a matter of disagreementRating: 4.75 stars
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Length: Novella

Andrea can see the writing on the wall, but that doesn’t mean he’s giving up without a fight. Mechanical animation is dominating the scientific community and is all the rage among the nobles—the nobles who fund the academics. Mechanical animation is threatening to end the other fields of study associated with spell craft and Andrea has absolutely no problem writing scathing articles and being very public about it. He’s got three research assistants to pay, and he’s not going to let the other scientists edge him out of his research or the financial arena.

Attending a party with his brother, Andrea thinks he might be able to discuss his work with other nobles and perhaps begin a friendship necessary for funding. What he ends up doing instead is escaping the party to find an observatory with a truly beautiful telescope inside—accompanied by a man who is just as beautiful and interesting as well. Only, not long after meeting, Andrea discovers that “Gregory” is actually Leon Gregory de la Marche VI, the Marquis de la Marche—pioneer in the field of Mechanical Animation and Andrea’s biggest rival.

As soon as they realize who each other is, the feud that had once been waged only between letters and articles in academic publications spills over and they argue heatedly. But Andrea’s brother is keen to marry Gregory’s sister and he begs Andrea to make peace with the Marquis. Peace might be too much to ask for, but the wildly flaring attraction between the men mean that an alternate agreement might not be out of the realm of possibility.

When I first started reading this book, I didn’t expect to like it nearly as much as I did. After reading the blurb and then seeing the length I was sure there was absolutely no way to get everything the blurb promised onto so few pages and for it to be enjoyable. I have never been so glad to be wrong. Far from being a disappointment, this book was delightful! It was a perfect little novella that had me grinning stupidly throughout and left me with a warm and fuzzy feeling at the end

I liked both characters here, but for this book it was less about who they were individually and more about what they became when they were together. Andrea is studious and largely unconcerned with what others think and Gregory is intelligent and determined and those things make them both enjoyable, but they’re absolutely volcanic when they get within a few feet of each other. Born entirely of ideological differences, their feud makes them just about incapable of speaking to each other without passions rising and civil conversation devolving into an argument. It probably doesn’t help that they’re wildly attracted to one another either. It’s absolutely wonderful. For fans of the banter/rivalry/witty discourse type of relationship, this one is incredibly well done.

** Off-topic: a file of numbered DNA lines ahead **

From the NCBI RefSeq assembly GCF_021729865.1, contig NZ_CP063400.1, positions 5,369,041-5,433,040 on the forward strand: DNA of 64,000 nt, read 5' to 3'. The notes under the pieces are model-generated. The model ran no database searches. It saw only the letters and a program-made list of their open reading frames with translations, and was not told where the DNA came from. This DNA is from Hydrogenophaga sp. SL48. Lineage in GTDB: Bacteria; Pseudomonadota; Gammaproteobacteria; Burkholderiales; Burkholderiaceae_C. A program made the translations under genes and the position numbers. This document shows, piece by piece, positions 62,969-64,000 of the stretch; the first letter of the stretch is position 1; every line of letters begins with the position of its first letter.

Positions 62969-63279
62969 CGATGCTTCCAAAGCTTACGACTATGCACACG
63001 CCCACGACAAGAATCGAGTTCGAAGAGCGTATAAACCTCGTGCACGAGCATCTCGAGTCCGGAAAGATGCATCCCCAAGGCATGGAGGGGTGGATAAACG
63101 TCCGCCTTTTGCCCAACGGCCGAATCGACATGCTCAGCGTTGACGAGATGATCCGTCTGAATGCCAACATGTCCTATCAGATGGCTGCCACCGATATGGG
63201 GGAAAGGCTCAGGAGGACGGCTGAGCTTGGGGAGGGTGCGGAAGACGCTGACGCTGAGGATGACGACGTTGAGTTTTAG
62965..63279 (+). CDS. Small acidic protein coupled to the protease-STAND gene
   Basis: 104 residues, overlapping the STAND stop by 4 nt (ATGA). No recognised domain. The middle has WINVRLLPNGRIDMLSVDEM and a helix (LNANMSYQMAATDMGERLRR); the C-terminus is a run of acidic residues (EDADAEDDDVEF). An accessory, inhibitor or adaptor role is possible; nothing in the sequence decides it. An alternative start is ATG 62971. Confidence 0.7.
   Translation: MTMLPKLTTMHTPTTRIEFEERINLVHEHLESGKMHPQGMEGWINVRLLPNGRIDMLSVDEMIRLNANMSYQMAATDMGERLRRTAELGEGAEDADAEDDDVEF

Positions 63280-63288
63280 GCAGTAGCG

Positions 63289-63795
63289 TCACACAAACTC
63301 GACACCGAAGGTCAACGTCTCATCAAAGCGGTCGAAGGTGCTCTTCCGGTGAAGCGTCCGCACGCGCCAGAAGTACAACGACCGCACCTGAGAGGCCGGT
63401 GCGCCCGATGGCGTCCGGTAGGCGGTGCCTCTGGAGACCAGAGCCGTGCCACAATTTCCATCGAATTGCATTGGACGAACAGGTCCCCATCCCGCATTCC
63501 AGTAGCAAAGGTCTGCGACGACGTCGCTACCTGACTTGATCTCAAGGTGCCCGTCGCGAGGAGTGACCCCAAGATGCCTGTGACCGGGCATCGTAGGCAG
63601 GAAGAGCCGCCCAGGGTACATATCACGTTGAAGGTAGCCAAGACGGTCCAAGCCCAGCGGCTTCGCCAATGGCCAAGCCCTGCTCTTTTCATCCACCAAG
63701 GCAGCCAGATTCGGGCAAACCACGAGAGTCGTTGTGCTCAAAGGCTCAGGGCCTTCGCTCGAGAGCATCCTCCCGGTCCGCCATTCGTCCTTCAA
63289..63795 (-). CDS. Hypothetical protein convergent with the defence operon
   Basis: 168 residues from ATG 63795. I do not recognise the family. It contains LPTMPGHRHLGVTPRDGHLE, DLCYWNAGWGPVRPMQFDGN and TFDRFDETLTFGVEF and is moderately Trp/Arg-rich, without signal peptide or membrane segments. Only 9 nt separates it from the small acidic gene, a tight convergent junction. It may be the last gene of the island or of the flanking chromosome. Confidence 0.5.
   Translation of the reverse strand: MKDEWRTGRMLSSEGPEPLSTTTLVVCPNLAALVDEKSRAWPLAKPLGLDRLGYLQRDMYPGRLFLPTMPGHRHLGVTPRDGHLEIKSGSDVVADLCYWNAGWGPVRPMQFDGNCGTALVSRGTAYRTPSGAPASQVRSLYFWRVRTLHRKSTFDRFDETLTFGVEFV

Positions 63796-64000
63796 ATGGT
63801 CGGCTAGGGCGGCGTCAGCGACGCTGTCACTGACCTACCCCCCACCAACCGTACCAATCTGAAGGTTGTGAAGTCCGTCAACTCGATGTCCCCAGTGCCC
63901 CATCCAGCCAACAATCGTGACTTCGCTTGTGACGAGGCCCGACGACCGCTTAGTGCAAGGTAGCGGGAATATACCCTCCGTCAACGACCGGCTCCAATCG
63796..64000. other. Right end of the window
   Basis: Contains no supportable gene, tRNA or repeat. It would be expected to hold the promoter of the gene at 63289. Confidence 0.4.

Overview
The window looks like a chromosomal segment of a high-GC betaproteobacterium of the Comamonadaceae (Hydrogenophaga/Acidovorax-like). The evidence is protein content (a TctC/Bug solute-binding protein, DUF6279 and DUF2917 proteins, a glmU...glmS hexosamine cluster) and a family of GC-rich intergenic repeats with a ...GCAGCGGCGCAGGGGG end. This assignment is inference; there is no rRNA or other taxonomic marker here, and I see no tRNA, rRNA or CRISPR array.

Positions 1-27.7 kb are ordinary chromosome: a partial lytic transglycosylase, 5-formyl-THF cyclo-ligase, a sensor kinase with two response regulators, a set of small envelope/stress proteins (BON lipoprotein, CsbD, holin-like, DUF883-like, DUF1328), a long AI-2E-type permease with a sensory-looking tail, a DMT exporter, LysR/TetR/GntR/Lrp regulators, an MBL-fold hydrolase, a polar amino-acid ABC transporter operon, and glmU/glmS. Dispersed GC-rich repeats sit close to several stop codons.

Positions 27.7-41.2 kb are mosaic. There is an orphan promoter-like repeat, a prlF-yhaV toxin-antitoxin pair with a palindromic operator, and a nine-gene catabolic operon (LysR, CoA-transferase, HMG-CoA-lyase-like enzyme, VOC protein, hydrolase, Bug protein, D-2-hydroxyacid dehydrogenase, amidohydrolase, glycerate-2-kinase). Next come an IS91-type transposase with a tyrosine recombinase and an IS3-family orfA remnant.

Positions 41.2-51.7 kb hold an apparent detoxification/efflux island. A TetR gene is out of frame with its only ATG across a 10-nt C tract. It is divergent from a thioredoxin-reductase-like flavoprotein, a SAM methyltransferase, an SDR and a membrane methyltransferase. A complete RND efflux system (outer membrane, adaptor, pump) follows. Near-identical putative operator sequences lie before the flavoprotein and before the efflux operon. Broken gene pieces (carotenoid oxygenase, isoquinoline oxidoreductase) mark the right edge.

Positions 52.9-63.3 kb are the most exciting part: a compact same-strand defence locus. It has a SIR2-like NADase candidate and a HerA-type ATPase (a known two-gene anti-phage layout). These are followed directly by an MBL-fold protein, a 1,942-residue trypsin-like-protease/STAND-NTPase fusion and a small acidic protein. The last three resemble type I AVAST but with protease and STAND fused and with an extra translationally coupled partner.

The only disappointment for me was that the sex felt like it didn’t quite match up with the intensity found in the rest of the book. Ottoman gets bonus points for thinking outside the box and making the scene something other than a typical romance novel sex scene and for handling the physical parts of a transsexual character getting naked with someone else in a credible way. It was nice, but really I was expecting their first time together to be incredibly explosive because of the way their relationship had been building, and it actually very well might have been. The actual first time happened off screen and what we get onscreen is the second time, which is much less hurried and more creative, but lacked the heat I was looking for after reading the rest of the book.

But that truly was the only disappointing thing about this entire story. It was very well written and the premise and setup were an interesting take on the rivals to lovers trope. Plus they were actual, legitimate rivals, competing for funding and recognition in the academic world, which was nice. The level of tension and constant conflict throughout was perfectly balanced. The ending is also the most adorable ending I have read in a long time. The parting line made me laugh out loud; it was seriously the best. The pacing was also superb. In true novella format, we didn’t stay in any one scene too long, so we didn’t get bogged down anywhere, yet nothing felt missing and all of the issues presented were resolved. So refreshing.

The last thing I have to commend the author on is the handling of the trans issue. I was so concerned that there just wasn’t enough time to really do the complicated issue of being a transsexual person justice, but I’m so glad I was wrong. The issues involved were spoken about frankly, but were also dealt with sensitively, respectfully and intelligently. It was clear the author knew quite a bit about the trans community and their struggles and emotions. In the space of 52 pages, Ottoman not only managed to address the social, legal, practical, physical, medical, and emotional parts of being a transsexual, but also managed to include a romance and a plot in there as well. I definitely salute you for that.

Overall I am confident about recommending this book. There’s a great story here, really cute byplay between great characters, and the added bonus of a really well-written trans character.

Note: A Matter of Disagreement will be released March 26th from Less Than Three Press

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